Do you ever wonder why so many of our recipes here at Spend Smart. Eat Smart. have onions in them? Just last week I shared our August recipe of the month, Cool Cucumber Salad, which is another recipe with onions in it. Below I share my top three reasons for including onions in recipes and my top three onion-containing recipes.
I include onions in recipes because:
Onions add flavor. Cooked or raw, onions add flavor to recipes without adding salt or special ingredients.
Onions are inexpensive and available year-round. Since they are easy to store, onions can be found at a reasonable price any time of year.
Onions freeze well. I do not enjoy the tears that come with chopping onions, but I do like that I can chop a large amount of onions at one time and store them in the freezer. Then, when I need onions for a recipe, I just reach into my freezer and dump in some onions.
Cowboy Caviar – The flavor and crunch of a fresh onion is a perfect complement to the milder beans and corn in this recipe.
Here at Spend Smart. Eat Smart. we think onions are a pretty great vegetable and we encourage you to try using one in your cooking this week. If you would like to know more about how to chop an onion, check out the short video above.
When the weather gets hot, I rarely feel like cooking a meal. I want to be able to reach into my refrigerator for something that will cool me off and fill me up. Our August recipe of the month is Cool Cucumber Salad and it is a cool recipe for a hot summer day.
The base for this recipe is chopped cucumbers, tomatoes, and onions. Stir in some feta cheese, oil, lemon juice, and ground black pepper and you have a side dish or a whole meal. I like to let this salad cool in the refrigerator for a few hours before eating it to let the flavors come together. I also tend to have more cucumbers than the recipe calls for, so I double or triple this recipe depending on how many cucumbers I have. This recipe can be stored in the refrigerator for up to four days.
The three vegetables in this recipe are currently in season so they are plentiful in gardens, farmers markets, and stores. If you have a lot of any of these vegetables, check out our produce basics below for information on how to store, clean, and use them.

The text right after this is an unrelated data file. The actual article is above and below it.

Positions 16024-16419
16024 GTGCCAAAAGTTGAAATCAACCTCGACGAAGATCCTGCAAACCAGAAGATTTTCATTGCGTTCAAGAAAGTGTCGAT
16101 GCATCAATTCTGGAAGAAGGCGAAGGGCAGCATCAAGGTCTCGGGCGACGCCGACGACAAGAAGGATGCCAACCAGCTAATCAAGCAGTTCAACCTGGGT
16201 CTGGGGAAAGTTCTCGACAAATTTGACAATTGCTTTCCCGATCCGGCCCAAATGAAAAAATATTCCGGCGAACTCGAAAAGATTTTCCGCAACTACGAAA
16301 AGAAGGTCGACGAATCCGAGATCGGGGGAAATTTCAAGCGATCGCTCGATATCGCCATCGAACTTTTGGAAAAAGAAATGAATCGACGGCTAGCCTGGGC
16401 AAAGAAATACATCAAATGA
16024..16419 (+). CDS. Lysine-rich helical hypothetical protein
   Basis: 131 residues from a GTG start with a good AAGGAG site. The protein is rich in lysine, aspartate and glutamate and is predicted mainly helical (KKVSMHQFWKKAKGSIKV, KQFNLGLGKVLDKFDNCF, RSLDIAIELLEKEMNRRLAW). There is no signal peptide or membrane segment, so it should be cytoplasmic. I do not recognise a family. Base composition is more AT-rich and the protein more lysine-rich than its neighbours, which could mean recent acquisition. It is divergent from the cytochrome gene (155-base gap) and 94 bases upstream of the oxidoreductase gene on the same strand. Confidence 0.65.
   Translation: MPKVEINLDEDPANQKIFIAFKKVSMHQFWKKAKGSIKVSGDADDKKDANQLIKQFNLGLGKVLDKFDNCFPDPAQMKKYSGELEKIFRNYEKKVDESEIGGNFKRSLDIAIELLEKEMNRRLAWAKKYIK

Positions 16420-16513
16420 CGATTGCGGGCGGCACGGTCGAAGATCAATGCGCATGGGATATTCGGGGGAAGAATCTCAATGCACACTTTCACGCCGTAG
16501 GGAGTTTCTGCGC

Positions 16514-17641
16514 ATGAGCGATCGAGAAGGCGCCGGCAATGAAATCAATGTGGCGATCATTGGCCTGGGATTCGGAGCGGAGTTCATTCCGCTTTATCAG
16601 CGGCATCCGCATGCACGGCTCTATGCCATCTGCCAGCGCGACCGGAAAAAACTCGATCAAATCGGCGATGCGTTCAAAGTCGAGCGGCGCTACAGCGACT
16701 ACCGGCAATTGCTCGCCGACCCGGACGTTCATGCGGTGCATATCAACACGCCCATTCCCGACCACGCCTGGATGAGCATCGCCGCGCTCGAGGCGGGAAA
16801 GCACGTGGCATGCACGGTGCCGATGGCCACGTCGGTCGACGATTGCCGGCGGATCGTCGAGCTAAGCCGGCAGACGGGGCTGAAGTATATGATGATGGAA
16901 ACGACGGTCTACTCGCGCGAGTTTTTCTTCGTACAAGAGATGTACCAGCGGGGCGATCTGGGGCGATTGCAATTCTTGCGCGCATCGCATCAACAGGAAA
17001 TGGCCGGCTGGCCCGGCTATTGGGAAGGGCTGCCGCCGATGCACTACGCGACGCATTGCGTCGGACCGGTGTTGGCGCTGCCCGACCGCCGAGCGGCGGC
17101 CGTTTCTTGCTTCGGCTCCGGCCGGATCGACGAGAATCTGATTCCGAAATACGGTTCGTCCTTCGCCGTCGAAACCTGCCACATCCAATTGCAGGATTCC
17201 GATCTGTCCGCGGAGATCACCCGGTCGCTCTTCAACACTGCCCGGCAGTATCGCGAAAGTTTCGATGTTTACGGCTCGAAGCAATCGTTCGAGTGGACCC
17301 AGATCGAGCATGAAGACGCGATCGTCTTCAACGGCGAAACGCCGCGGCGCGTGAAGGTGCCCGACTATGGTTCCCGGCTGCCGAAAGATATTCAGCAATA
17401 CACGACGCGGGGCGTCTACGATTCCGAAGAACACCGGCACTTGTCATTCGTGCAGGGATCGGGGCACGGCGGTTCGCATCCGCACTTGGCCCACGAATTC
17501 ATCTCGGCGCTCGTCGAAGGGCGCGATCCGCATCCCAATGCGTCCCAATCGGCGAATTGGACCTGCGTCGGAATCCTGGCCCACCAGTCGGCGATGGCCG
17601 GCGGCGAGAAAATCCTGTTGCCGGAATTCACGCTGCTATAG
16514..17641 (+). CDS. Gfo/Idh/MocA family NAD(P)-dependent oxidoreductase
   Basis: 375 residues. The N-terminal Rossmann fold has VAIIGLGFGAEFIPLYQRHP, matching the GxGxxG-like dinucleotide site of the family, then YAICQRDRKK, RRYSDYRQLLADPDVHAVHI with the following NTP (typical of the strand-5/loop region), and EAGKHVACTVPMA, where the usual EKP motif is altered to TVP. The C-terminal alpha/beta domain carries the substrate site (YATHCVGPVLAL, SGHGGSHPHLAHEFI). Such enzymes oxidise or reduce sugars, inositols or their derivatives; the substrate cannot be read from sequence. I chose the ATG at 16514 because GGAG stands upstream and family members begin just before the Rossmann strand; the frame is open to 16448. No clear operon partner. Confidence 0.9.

Do not forget about potatoes when you are looking for a healthy and cheap meal that will fill you up. I especially like baked and roasted potatoes and try to cook extra so I have a good start for another meal later in the week.
This month’s featured recipe is Loaded Potato Soup. When you use already-cooked potatoes, you can have this soup on the table in less than 15 minutes. The recipe calls for peas, but you can substitute other frozen vegetables such as corn, broccoli or mixed vegetables.
The key to this soup and other great potatoes is to BAKE them. Do not steam them by wrapping them in foil to bake in the oven or paper towels in the microwave. Check out our video for step by step directions for the Best Baked Potatoes.
The Healthy Hash Browns recipe calls for Best Baked Potatoes, because one secret to great hash browns is starting with great baked potatoes. We do this by baking the potatoes, unwrapped, at a high temperature. (Save the foil for another recipe!)
You can keep baked potatoes for up to three days. Make sure you let them cool, then place them in a plastic bag and refrigerate. (If you put them in hot, they will sweat in the bag. Soggy is not good. Dry is not either, so do use the bag.)
TIP – Keep baked potatoes in mind when you already have your oven heated to 425°F. You’ll save energy if you do not heat your oven just for the potatoes.
In fact, you can do even more than make hash browns with your extra baked potatoes…
Add to scrambled eggs with some diced ham and fresh spinach for a yummy egg dish